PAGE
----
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Quine versus Davidson: Truth, Reference, and Meaning

Overview

Gary Kemp presents a penetrating investigation of key issues in the philosophy of language, by means of a comparative study of two great figures of late twentieth-century philosophy. So far as language and meaning are concerned, Willard Van Orman Quine and Donald Davidson are usually regarded as birds of a feather. The two disagreed in print on various matters over the years, but fundamentally they seem to be in agreement; most strikingly, Davidson's thought experiment of Radical Interpretation looks to be a more...

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Overview

Gary Kemp presents a penetrating investigation of key issues in the philosophy of language, by means of a comparative study of two great figures of late twentieth-century philosophy. So far as language and meaning are concerned, Willard Van Orman Quine and Donald Davidson are usually regarded as birds of a feather. The two disagreed in print on various matters over the years, but fundamentally they seem to be in agreement; most strikingly, Davidson's thought experiment of Radical Interpretation looks to be a more sophisticated, technically polished version of Quinean Radical Translation. Yet Quine's most basic and general philosophical commitment is to his methodological naturalism, which is ultimately incompatible with Davidson's main commitments. In particular, it is impossible to endorse, from Quine's perspective, the roles played by the concepts of truth and reference in Davidson's philosophy of language: Davidson's employment of the concept of truth is from Quine's point of view needlessly adventurous, and his use of the concept of reference cannot be divorced from unscientific 'intuition'. From Davidson's point of view, Quine's position looks needlessly scientistic, and seems blind to the genuine problems of language and meaning. Gary Kemp offers a powerful argument for Quine's position, and in favour of methodological naturalism and its corollary, naturalized epistemology. It is possible to give a consistent and explanatory account of language and meaning without problematic uses of the concepts truth and reference, which in turn makes a strident naturalism much more plausible.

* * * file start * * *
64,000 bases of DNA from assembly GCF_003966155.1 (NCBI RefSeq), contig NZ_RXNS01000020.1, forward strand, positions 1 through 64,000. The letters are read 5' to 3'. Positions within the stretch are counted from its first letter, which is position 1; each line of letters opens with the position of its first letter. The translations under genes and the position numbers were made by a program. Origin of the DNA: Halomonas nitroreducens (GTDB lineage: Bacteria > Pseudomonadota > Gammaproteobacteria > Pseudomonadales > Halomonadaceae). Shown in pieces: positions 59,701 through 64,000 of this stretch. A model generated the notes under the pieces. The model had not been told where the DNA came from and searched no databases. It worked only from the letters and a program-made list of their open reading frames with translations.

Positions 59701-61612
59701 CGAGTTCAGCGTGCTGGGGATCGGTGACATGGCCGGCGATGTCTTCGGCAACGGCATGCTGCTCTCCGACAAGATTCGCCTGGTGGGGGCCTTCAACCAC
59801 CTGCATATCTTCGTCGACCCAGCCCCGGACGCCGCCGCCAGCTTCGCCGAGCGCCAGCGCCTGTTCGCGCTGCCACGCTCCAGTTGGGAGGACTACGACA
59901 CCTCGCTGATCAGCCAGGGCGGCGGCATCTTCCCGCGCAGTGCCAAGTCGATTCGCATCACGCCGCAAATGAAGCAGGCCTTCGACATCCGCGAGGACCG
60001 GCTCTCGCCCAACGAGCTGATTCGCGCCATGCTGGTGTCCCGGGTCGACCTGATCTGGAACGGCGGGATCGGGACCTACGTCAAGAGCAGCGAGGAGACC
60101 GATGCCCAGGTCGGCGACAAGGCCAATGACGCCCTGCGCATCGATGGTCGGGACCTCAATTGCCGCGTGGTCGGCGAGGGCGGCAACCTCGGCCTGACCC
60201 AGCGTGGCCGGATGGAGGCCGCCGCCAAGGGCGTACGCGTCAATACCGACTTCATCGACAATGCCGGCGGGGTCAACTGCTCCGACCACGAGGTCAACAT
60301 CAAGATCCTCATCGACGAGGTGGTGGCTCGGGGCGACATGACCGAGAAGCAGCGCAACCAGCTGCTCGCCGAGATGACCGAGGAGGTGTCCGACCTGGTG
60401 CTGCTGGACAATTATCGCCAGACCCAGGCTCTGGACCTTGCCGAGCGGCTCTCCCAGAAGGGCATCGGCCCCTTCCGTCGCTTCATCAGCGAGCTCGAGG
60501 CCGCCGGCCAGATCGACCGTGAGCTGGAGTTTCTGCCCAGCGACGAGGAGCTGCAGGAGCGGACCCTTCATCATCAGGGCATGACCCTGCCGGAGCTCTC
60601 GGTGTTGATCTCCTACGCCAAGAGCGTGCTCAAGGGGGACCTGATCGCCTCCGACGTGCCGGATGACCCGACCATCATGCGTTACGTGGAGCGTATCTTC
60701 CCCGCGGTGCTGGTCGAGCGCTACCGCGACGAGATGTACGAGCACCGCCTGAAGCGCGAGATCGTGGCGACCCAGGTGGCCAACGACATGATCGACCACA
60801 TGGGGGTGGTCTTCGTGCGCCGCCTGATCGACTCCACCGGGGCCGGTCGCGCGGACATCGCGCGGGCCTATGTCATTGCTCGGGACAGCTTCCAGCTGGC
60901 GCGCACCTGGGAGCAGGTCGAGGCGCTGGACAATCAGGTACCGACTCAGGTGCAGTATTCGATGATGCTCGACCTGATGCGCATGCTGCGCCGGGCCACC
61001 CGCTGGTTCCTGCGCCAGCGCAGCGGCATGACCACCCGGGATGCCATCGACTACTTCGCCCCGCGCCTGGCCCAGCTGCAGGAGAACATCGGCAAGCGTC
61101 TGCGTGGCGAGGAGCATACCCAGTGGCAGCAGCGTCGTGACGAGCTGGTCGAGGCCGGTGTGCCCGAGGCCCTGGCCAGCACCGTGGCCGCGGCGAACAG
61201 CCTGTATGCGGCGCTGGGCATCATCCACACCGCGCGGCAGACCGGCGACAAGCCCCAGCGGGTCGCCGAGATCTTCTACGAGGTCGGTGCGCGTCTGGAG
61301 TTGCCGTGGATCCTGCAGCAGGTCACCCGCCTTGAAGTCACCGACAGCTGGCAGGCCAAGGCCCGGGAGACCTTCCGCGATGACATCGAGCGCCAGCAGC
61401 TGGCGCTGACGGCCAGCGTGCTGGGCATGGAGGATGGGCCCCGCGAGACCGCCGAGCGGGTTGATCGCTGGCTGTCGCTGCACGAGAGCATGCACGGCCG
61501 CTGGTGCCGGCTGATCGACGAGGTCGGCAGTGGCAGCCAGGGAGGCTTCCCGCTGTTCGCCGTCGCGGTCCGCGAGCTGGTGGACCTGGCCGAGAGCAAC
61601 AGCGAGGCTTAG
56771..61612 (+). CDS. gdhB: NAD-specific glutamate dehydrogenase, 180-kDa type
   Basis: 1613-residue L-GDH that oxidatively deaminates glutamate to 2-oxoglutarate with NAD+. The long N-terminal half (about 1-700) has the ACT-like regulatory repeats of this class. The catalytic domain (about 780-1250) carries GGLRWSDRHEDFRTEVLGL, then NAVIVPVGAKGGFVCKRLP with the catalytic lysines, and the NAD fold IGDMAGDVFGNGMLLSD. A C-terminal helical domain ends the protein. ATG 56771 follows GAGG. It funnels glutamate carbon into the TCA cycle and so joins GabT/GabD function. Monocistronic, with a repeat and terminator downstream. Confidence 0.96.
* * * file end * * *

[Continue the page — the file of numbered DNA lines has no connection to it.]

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Product Details

  • ISBN-13: 9780199695621
  • Publisher: Oxford University Press
  • Publication date: 5/4/2012
  • Pages: 192
  • Product dimensions: 5.70 (w) x 8.50 (h) x 0.80 (d)

Meet the Author

Gary Kemp is Senior Lecturer in Philosophy at the University of Glasgow. He taught previously at the University of Waikato in New Zealand, and completed his PhD at the University of California. He is the author of Quine: A Guide for the Perplexed, and, with Tracy Bowell, Critical Thinking: A Concise Guide; together with Chris Belshaw, he is also editor of Twelve Modern Philosophers.

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Table of Contents

Acknowledgements
Introduction
1. Facets of Naturalism
2. Davidson's Semantics
3. Truth, Deflationism, and the T-schema
4. Quine versus Davidson on Reference
5. Living with Naturalism
References
Index

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